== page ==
Cross-country builds mental strength

Runners gathered for the cross-country tryouts at the BYU-Idaho Stadium to test their physical and mental stamina.

Cross-country running, unlike traditional track and field running, allows participants a greater variety in running terrain.

“I love the thrill of cross-country running,” said Reba Allen, a junior studying health science, “You can do it wherever you want and it’s not restrictive.”

From asphalt streets to muddied hills, Allen said the diversity of the running course entices runners to participate.

She said though cross-country running has set courses, the ability to cover various landscapes allows runners to practice by running freely wherever they please.

Allen said that cross-country running does not require coordination or skill, just a motivation to participate.

The motivation to run can be hard to develop, but Allen said that the desire to stay healthy and in shape keeps her going.

“It’s like therapy,” Allen said. “Whenever I’m stressed, I go running.”

Even seasoned runners struggle with being motivated to keep the habit of frequent running she said.

“I like it,” said Gregory Bacon, a sophomore studying paramedicine. “I don’t love it.”

Bacon said the difference for him between liking and loving running is the perspective he takes during the running moment.

“It’s hard at the time, but with any hard thing you appreciate it when looking back on it,” Bacon said. “It’s the result of feeling accomplished in speed, strength and just looking good.”

While engaging in the physical demands of running, he said participants must also combat the mental strain that accompanies the activity.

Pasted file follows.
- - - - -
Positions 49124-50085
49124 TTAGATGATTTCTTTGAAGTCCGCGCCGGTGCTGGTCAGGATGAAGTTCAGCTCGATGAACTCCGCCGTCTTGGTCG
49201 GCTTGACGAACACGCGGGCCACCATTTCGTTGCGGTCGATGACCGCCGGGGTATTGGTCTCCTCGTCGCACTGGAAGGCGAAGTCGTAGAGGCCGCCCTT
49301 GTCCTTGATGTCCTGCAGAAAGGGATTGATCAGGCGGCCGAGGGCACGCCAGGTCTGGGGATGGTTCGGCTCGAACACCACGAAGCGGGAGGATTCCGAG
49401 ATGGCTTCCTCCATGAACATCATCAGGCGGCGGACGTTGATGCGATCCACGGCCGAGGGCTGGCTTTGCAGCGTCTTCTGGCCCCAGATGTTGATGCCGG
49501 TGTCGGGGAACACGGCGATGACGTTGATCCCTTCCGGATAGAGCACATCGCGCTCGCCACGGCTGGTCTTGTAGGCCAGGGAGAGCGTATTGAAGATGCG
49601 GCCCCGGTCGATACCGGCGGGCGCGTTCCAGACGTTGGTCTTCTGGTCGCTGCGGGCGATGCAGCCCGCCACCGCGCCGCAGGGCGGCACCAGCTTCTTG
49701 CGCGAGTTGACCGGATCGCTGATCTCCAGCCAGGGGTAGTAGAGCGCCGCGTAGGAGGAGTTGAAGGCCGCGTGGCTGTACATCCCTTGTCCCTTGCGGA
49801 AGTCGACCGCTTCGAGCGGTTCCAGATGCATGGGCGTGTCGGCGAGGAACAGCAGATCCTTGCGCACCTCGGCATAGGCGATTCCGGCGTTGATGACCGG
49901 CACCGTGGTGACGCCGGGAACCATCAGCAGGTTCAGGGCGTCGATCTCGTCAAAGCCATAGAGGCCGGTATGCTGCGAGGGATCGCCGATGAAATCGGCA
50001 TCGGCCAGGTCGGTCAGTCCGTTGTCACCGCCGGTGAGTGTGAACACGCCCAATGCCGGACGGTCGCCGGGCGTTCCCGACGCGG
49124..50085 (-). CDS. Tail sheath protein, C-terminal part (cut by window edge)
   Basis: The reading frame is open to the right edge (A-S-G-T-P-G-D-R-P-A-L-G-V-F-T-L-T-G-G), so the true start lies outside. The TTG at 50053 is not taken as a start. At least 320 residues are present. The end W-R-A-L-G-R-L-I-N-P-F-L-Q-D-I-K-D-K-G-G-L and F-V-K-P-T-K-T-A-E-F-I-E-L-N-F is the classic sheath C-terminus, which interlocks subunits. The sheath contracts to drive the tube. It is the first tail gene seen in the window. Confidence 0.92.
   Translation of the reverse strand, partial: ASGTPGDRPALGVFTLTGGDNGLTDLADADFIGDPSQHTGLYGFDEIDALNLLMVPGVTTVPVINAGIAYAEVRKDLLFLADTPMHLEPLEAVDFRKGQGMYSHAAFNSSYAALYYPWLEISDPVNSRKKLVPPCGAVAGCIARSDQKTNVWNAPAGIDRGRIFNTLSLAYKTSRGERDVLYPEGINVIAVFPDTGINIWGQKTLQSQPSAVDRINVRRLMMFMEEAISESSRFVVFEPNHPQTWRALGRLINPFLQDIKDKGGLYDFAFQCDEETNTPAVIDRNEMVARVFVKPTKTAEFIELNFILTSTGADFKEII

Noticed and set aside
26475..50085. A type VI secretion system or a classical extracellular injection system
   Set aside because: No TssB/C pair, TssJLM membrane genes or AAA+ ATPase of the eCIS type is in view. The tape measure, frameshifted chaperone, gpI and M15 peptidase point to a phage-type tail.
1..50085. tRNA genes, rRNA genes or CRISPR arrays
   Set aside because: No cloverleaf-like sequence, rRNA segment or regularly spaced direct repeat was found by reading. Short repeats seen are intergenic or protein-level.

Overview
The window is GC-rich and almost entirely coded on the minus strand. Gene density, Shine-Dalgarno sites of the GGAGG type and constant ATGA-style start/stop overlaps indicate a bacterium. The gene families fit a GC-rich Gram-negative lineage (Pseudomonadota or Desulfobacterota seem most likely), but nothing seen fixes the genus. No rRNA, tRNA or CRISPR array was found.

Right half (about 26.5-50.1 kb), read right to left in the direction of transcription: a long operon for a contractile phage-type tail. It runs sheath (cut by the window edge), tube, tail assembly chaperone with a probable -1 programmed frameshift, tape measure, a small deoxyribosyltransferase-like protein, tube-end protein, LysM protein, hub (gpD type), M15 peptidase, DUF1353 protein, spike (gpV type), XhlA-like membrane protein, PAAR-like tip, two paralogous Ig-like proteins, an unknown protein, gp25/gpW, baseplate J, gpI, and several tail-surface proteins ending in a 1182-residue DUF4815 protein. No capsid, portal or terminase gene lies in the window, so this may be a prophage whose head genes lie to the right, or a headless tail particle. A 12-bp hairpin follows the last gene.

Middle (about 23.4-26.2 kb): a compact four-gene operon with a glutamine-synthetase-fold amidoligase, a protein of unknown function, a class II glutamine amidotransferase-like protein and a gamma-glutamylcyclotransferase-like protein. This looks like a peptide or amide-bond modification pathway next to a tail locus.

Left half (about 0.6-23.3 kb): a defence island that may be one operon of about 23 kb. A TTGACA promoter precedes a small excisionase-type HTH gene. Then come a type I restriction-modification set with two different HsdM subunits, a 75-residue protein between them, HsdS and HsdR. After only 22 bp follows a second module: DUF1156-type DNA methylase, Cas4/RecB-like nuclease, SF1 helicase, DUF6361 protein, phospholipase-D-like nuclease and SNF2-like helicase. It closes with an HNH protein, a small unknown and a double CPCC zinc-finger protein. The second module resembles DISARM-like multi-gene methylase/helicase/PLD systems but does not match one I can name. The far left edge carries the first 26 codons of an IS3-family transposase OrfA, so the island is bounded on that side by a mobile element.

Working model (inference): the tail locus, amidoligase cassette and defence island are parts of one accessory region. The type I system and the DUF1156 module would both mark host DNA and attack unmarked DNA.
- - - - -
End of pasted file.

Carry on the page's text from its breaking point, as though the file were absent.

Kalan Lysenko, a junior studying computer engineering, said he focuses on the run at hand and the goals he has set in order to overcome the exhaustion of running.

Lysenko said the physical and mental benefits of running can be the prime motivation for getting off the couch and being active.

Running is a vigorous intensity aerobic activity that can meet physical activity requirements set by the Center for Disease Control and Prevention.

The CDC also explains that briskly walking for 15 minutes or running for 5 minutes is enough to help prevent cardiovascular disease, decrease blood pressure and increase life span by three years.

“It’s great to see that what shapes us are the small and simple everyday habits we choose,” said Hyrum Dyches, a senior studying health science.

Regardless of athletic ability, running offers the chance at a healthier lifestyle Dyches said.

“That’s what’s great about running — no matter what level you’re at, we’re all running the same race, and we all get something out of it,” Bacon said.

Copyright 2015 BYU-I Scroll